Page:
Cornwall’s countryside is packed with natural foodstuffs to delight the pickiest of foragers - now a new award-winning book by master forager Rachel Lambert brings a taste of the delights of our native seaweeds...
Foraging has become the hipster byword in culinary adventure – what could be better than growing your own? How about heading out in to the wilds of Cornwall to find and forage the star ingredients to your menu.
Master forager Rachel Lambert has been building up her foraging expertise since her early twenties when she moved to rural Devon. Now living in Penzance, this year she celebrates her t
enth anniversary running foraging courses and teaching the art of finding foods in the wild. She learned about foraging in Europe and Asia and in rural England. But it wasn’t always so. Having grown up in the city, her foraging experience was limited – like many of us – to blackberry picking. It’s still foraging,’ she tells me. But there are hundreds of things you can forage – I probably know about 200 of those, and I teach a much smaller number on my courses.’
Having published her first book, Wild Food Foraging in Cornwall and the Isles of Scilly in 2015, her second book Seaweed Foraging in Cornwall and the Isles of Scilly has been awarded a food book Oscar’. Gourmand World Cookbook Awards 2017, in the category Fish.
The book focuses on 16 varieties of edible seaweeds found around the coasts of Cornwall and the Isles of Scilly, and is both a detailed guide to their identification and nutritional qualities and an inspirational recipe book, offering 32 step-by-step recipes, and featuring more than 90 stunning photographs.
Everything that’s cultivated today has a wild origin – and the things we forage are the unadulterated versions,’ explains Rachel. We used to have a much broader diet, and much of that has been forgotten.’ Foraging also brings new flavours to our palate offering new and exiting contrasts.
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So how does Rachel eat her foraged goodies? My most recent meal was bread with Alexander seeds which have a spicy-bitter flavour and a wild salsa verde featuring seasonal seaweeds.
Her courses have become immensely popular to both locals and visitors to Cornwall, looking to include a foodie adventure in their visit beyond a visit to Rick Stein’s Seafood Restaurant.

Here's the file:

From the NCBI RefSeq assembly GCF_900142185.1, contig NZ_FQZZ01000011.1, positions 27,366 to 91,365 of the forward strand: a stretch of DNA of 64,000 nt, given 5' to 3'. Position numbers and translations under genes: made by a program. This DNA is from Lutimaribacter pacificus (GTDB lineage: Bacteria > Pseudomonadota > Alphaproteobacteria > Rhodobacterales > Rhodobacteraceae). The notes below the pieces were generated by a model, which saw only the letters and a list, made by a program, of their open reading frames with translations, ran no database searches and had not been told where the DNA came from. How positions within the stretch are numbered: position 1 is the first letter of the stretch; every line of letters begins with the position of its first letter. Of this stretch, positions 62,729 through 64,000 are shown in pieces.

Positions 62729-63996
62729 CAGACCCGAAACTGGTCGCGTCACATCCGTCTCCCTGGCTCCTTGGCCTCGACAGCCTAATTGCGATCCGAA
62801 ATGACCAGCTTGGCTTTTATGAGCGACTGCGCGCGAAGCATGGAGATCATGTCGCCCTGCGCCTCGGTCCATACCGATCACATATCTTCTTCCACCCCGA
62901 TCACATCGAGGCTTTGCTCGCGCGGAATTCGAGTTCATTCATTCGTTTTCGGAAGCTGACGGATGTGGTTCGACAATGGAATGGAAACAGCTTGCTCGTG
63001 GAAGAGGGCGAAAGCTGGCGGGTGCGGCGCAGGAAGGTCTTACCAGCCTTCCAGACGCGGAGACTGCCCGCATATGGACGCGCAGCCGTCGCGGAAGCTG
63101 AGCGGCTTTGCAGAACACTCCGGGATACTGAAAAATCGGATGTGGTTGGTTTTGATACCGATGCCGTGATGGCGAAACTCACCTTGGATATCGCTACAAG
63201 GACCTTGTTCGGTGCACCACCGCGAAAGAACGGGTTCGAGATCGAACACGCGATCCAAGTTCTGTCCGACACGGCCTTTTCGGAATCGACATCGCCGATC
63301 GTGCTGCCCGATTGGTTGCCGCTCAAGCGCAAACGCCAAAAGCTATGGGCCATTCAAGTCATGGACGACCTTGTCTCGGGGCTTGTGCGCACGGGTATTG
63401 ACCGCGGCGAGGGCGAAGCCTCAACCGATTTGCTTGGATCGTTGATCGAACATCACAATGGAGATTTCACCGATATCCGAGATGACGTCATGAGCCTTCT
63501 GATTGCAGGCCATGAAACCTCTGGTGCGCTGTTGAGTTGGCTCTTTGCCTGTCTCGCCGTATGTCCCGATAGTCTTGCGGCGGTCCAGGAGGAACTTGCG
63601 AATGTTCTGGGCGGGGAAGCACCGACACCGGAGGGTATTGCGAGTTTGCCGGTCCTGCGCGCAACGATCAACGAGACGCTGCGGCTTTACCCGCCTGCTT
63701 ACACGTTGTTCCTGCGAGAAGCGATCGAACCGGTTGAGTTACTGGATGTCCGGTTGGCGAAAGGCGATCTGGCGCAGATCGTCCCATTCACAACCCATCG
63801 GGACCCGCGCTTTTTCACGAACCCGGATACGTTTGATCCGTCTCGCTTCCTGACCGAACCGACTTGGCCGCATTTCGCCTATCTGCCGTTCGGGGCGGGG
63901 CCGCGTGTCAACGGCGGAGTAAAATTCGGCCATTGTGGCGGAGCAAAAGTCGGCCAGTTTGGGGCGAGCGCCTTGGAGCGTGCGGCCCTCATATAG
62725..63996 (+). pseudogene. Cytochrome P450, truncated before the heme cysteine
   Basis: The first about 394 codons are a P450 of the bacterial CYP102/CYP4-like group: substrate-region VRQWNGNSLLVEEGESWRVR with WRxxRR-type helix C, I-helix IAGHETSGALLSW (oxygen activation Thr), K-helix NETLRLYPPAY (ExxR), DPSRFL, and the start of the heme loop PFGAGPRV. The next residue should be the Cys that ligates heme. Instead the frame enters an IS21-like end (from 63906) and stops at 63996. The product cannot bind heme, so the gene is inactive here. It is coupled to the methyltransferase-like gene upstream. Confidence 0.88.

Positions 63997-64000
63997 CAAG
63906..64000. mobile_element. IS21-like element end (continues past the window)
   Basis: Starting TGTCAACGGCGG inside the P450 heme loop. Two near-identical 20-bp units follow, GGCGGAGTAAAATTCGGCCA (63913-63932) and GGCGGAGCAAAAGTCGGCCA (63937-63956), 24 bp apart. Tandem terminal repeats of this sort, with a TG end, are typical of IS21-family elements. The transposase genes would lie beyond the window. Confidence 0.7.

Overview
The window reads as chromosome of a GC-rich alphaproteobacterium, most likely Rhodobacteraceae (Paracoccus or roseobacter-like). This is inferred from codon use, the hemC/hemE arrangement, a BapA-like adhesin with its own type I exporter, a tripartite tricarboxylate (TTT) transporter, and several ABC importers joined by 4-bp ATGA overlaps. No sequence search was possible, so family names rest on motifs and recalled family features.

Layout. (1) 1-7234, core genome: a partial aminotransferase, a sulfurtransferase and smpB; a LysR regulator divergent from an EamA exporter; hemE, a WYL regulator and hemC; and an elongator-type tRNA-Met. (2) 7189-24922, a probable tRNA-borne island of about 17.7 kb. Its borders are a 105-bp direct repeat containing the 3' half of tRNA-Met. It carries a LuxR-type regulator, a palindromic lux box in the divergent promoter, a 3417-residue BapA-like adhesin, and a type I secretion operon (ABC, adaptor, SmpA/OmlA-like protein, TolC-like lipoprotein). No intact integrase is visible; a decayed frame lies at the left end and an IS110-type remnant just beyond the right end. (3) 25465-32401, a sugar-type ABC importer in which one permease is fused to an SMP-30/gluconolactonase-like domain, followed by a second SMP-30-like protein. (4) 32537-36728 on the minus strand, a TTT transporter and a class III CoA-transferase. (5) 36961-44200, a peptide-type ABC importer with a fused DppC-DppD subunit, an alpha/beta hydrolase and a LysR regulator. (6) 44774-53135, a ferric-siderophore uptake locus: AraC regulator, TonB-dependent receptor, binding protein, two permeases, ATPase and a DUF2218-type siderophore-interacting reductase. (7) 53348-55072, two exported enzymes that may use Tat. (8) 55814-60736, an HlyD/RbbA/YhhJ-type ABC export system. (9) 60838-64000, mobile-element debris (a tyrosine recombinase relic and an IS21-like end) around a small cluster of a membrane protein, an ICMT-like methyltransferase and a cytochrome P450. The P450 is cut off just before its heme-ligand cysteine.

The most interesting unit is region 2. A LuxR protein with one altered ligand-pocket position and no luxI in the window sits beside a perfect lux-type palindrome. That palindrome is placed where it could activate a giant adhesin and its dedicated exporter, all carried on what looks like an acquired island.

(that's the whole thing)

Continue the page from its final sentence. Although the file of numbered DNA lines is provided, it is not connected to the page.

It’s a fantastic way of enjoying and appreciating and learning about the environment, as well as discovering new flavours,’ she says of her courses which attract a wide range of people, from older couples, to young families. Foraging is an area that’s growing and it’s becoming increasingly trendy and people are becoming more aware of it.’
And as our love of experimenting on foodstuffs has grown, coastal foods like seaweed have increasingly found their way on to our plates – think of Samphire, sea spinach and sea lettuce. At this time of year (the seasonal aspect to land foraging extends to the sea’s bounty) you’ll find Pepper Dulse – better known as the black seaweed we love to pop – Bladder Wrack and Laver (in abundance at this time of year).
Seaweed is still something quite alien to people – they don’t know what to do with it,’ she says. It doesn’t all taste the same – there’s a real range of flavours, textures and uses. Some works in stocks and broths, some are really good as condiments, some for baking, and even some for setting things like panacotta.’
Seaweeds are also incredibly rich in minerals and vitamins. We would have used these for thousands of years,’ she adds. You can use them for salsa, breads, ice creams and hummus to noodles and soups.’ And if foraging sounds like too much hard work – you can get it ready-foraged. I really rate the Cornish Seaweed Company,’ she says.
The Gourmand World Cookbook Awards are regarded as the Oscars of food and drink books, with 89 categories for food and wine books. In 2016, books from 209 countries competed for the awards. Previous winners in English include Rick Stein and Hugh Fearnley-Whittingstall. This book is an intimate voyage to the beaches and the sea,’ says Edouard Cointreau, President of the Jury. It is well written, and useful. It is a model for books that could be done similarly in other regions and coasts in many countries.’
Seaweed Foraging in Cornwall and the Isles of Scilly now goes through to the final round of the Gourmand Awards, and will be judged against books in other languages for The Best in the World. The results will be announced in Shanghai in May. w
Seaweed Foraging in Cornwall and the Isles of Scilly, by Rachel Lambert, £6.95 from local shops, delis and her website. Rachel runs Wild Food Foraging courses, her next take place on 12 February at St Agnes and a seaweed foraging course at Gyllyngvase in Falmouth on 27 February. To find out more and buy her books visit .